A coherent policy is yet to be agreed among EU countries, with many still refusing to share the burden of Europe's refugee crisis.
Migrants and refugees remain in "untenable" and "dire" conditions in refugee camps in Greece as the numbers at reception centers soar above capacity.
However, Dimitris Avramopoulos has reiterated his calls for Europe to show more solidarity and help Greece deal with the refugee crisis on its shores.
"Greece has already shown its humanity in dealing with the refugee crisis, a crisis that no EU member state is able or should be left to cope with alone," Mr. Avramopoulos said during his visit to the island of Lesbos.
"We cannot give up now. The European humanitarian tradition must be maintained," Mr. Avramopoulos added.
Commissioner Avramopoulos issued the statement during his visit to the island, using the opportunity to "call on all EU member states to continue stepping up the number of people they relocate from Greece and offer safe haven in their own countries."
Brussels has been accused of being detached from reality in its handling of the refugee crisis and "outsourcing its dirty work" after striking a deal with Ankara to take back migrants from Greece while the EU resettles Syrian refugees from Turkey.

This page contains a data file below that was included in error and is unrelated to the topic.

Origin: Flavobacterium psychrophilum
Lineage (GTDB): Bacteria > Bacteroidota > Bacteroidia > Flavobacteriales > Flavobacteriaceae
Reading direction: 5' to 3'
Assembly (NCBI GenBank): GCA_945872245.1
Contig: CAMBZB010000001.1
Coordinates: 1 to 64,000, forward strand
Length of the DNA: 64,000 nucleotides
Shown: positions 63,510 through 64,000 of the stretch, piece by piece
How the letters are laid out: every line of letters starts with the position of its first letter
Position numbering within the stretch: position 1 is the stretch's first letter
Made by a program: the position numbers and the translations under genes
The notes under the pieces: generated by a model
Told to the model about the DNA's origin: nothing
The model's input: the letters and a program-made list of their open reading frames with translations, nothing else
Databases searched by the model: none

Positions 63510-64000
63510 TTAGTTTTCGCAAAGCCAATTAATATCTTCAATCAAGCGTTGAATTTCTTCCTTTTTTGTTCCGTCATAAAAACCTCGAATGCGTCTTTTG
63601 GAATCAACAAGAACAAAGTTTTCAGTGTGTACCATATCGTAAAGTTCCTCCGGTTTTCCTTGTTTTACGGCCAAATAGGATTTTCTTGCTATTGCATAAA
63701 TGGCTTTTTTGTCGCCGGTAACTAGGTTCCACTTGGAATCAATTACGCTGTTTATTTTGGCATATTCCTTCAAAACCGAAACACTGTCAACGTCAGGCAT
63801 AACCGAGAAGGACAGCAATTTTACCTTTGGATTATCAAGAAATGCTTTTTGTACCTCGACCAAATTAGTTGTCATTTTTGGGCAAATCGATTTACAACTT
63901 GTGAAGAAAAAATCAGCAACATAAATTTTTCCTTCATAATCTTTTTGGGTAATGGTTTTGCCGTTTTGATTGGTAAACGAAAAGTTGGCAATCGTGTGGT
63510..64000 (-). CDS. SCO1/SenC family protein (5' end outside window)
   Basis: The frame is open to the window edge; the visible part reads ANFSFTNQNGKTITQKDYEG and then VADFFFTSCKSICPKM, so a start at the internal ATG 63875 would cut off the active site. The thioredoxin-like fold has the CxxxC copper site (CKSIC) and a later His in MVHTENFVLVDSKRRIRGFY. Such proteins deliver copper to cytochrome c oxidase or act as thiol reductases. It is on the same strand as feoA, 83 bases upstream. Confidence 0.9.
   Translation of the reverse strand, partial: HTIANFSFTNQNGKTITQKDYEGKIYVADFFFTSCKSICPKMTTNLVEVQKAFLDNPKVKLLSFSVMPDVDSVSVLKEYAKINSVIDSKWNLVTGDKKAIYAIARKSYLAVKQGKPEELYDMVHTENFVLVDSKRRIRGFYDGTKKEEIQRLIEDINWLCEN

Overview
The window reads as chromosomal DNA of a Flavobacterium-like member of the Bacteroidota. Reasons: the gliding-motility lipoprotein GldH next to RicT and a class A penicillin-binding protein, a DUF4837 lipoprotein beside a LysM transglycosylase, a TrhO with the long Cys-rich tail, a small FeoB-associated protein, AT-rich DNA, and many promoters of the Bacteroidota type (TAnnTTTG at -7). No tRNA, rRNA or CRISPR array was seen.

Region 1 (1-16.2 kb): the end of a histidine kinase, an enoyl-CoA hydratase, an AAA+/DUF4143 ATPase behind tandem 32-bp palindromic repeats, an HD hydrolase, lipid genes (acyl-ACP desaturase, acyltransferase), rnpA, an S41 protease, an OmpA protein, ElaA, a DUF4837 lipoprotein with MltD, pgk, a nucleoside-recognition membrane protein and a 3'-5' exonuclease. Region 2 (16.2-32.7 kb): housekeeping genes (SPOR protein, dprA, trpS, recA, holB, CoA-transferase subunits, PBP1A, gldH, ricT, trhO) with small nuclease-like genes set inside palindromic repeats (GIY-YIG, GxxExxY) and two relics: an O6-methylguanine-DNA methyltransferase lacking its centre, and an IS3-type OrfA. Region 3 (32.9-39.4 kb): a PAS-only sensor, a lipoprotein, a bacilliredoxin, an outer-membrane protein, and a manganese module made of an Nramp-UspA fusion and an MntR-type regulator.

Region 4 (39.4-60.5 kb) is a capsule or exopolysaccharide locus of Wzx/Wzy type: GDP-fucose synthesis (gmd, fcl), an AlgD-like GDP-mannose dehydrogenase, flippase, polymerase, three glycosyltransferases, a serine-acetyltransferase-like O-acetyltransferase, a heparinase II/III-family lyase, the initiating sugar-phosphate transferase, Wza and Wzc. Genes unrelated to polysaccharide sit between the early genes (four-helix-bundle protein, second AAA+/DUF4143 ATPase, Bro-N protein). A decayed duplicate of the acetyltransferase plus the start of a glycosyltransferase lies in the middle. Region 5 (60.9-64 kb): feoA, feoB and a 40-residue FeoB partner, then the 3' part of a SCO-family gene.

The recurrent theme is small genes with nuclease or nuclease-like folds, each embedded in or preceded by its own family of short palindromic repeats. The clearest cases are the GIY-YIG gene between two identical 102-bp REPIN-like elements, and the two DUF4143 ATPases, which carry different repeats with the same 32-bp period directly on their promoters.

Yet it's the people living on the Greek islands and the local authorities based there that have been left to deal with the immediate impact of the refugee crisis while the European Union relinquished more financial aid and assistance to the islands.
Already a tragic start to 2017 on the Mediterranean Sea. First priority, saving lives: https://t.co/BvnDEvzPDR— Nurture Project (@Nurture_Project) January 15, 2017
However, it seems many of the islands are still waiting — or living with the legacy of a lack of support.
Dimitris Avramopoulos reiterated his support for the islanders, "I know I can count on you. You will always be able to count on us. This will not be forever."
"We will continue to stand side by side with you in working to decongest the islands, transferring the vulnerable people to the mainland, returning people who do not have a right to asylum and speeding up the processing of claims to return those people back to Turkey that can receive protection there," he added optimistically.
He also called upon the EU's "moral duty" to respond "urgently, to the humanitarian situation."
But it's clear this urgent response, remains long overdue.